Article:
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Wisdom - Chapter 12

Wisdom Chapters

1 For your imperishable spirit is in everything!

2 And thus, gradually, you correct those who offend; you admonish and remind them of how they have sinned, so that they may abstain from evil and trust in you, Lord.

3 The ancient inhabitants of your holy land

4 you hated for their loathsome practices, their acts of sorcery, and unholy rites.

5 Those ruthless murderers of children, those eaters of entrails at feasts of human flesh and of blood, those initiates of secret brotherhoods,

6 those murderous parents of defenceless beings, you determined to destroy at our ancestors' hands,

7 so that this land, dearer to you than any other, might receive a worthy colony of God's children.

8 Even so, since these were human, you treated them leniently, sending hornets as forerunners of your army, to exterminate them little by little.

9 Not that you were unable to hand the godless over to the upright in pitched battle or destroy them at once by savage beasts or one harsh word;

10 but, by carrying out your sentences gradually, you gave them a chance to repent, although you knew that they were inherently evil, innately wicked,

11 and fixed in their cast of mind; for they were a race accursed from the beginning. Nor was it from awe of anyone that you let their sins go unpunished.

12 For who is there to ask, 'What have you done?' Or who is there to disagree with your sentence? Who to arraign you for destroying nations which you have created? Who to confront you by championing the wicked?

13 For there is no god, other than you, who cares for every one, to whom you have to prove that your sentences have been just.

14 No more could any king or despot challenge you over those whom you have punished.

15 For, being upright yourself, you rule the universe uprightly, and hold it as incompatible with your power to condemn anyone who has not deserved to be punished.

16 For your strength is the basis of your saving justice, and your sovereignty over all makes you lenient to all.

17 You show your strength when people will not believe in your absolute power, and you confound any insolence in those who do know it.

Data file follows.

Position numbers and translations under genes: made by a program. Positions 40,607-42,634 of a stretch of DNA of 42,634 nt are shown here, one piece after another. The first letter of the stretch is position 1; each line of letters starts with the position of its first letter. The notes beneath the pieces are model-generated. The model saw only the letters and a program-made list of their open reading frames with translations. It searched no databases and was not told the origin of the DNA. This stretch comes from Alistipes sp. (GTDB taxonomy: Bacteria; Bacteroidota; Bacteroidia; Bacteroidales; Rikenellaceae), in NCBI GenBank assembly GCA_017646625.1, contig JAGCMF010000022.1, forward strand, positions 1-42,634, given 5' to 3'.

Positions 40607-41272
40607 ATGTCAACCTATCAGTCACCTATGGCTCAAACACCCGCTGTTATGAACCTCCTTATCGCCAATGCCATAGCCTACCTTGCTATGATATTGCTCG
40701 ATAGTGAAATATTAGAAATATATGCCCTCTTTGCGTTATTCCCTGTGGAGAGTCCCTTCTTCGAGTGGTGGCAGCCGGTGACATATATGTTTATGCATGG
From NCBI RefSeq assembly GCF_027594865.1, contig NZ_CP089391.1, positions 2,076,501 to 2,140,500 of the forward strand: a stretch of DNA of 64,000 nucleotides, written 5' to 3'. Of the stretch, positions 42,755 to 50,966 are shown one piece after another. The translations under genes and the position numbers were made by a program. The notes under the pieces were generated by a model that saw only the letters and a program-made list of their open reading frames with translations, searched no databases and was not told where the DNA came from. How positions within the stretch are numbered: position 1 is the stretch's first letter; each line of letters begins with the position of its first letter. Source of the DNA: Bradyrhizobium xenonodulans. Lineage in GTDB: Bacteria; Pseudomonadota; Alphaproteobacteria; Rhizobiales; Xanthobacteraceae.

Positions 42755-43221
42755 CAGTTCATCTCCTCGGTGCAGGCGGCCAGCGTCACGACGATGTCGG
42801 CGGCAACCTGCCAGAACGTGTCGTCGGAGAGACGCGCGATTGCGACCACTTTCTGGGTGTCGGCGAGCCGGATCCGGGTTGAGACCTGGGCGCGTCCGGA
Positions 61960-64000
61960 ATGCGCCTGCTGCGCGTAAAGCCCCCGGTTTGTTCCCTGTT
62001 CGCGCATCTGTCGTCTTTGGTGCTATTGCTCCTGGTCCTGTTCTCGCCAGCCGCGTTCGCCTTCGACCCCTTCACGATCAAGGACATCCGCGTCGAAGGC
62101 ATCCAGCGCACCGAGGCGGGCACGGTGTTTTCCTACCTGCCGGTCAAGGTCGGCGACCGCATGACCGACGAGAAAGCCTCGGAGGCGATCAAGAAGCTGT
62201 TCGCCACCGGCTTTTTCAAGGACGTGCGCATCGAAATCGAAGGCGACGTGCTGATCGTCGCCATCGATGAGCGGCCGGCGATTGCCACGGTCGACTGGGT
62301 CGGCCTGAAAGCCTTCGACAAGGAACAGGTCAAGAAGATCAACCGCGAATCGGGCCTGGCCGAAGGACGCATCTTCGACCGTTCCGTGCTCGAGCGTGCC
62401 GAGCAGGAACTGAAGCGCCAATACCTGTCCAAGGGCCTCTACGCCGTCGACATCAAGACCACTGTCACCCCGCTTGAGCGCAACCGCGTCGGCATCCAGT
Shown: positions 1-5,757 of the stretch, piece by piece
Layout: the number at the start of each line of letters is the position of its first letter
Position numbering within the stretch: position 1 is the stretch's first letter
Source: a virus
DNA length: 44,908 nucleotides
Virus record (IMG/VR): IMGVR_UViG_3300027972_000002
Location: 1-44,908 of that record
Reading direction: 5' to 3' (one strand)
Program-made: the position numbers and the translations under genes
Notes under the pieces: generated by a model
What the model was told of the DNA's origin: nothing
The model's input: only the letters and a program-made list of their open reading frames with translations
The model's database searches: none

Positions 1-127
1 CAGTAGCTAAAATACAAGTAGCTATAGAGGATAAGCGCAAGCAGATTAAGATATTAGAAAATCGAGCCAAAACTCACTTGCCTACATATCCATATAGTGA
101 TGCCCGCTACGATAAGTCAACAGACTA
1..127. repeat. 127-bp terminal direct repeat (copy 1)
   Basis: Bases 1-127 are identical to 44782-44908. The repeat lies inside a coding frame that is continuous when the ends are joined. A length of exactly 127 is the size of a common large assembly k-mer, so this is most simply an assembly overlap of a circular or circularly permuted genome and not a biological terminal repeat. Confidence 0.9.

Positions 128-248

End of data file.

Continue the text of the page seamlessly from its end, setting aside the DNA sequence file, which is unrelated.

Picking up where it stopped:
18 But you, controlling your strength, are mild in judgement, and govern us with great lenience, for you have only to will, and your power is there.

19 By acting thus, you have taught your people that the upright must be kindly to his fellows, and you have given your children the good hope that after sins you will grant repentance.

20 For, if with such care and indulgence you have punished your children's enemies, though doomed to death, and have given them time and place to be rid of their wickedness,

21 with what exact attention have you not judged your children, to whose ancestors, by oaths and covenants, you made such generous promises?

22 Thus, you instruct us, when you punish our enemies in moderation, that we should reflect on your kindness when we judge, and, when we are judged, we should look for mercy.

23 And this is why people leading foolish and wicked lives were tortured by you with their own abominations;

24 for they had strayed too far on the paths of error by taking the vilest and most despicable of animals for gods, being deluded like silly little children.

25 So, as to children with no sense, you gave them a sentence making fools of them.

26 Those, however, who would not take warning from a mocking reproof were soon to endure a sentence worthy of God.

27 The creatures that made them suffer and against which they protested, those very creatures that they had taken for gods and by which they were punished they saw in their true light; and he whom hitherto they had refused to know, they realised was true God. And this is why the final condemnation fell on them.

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August 17th, 2017

Reading 1, Joshua 3:7-10, 11, 13-17: 7 Yahweh said to Joshua, 'This very day, I shall ... Responsorial Psalm, Psalms 114:1-2, 3-4, 5-6: 1 Alleluia! When Israel came out of Egypt, ... Gospel, Matthew 18:21--19:1: 21 Then Peter went up to him and said, 'Lord, how often must ... continue reading

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New Jerusalem Bible

New Jerusalem Bible

The New Jerusalem Bible (NJB) is a Catholic translation of the Bible published in 1985. The New Jerusalem Bible (NJB) has become the most widely used Roman Catholic Bible outside of the United States. It has the imprimatur of Cardinal George Basil Hume.

Like its predecessor, the Jerusalem Bible, the New Jerusalem Bible (NJB) version is translated "directly from the Hebrew, Greek or Aramaic." The 1973 French translation, the Bible de Jerusalem, is followed only "where the text admits to more than one interpretation." Introductions and notes, with some modifications, are taken from the Bible de Jerusalem.

Source: The Very Reverend Dom (Joseph) Henry Wansbrough, OSB, MA (Oxon), STL (Fribourg), LSS (Rome), a monk of Ampleforth Abbey and a biblical scholar. He was General Editor of the New Jerusalem Bible. "New Jerusalem Bible, Regular Edition", pg. v.

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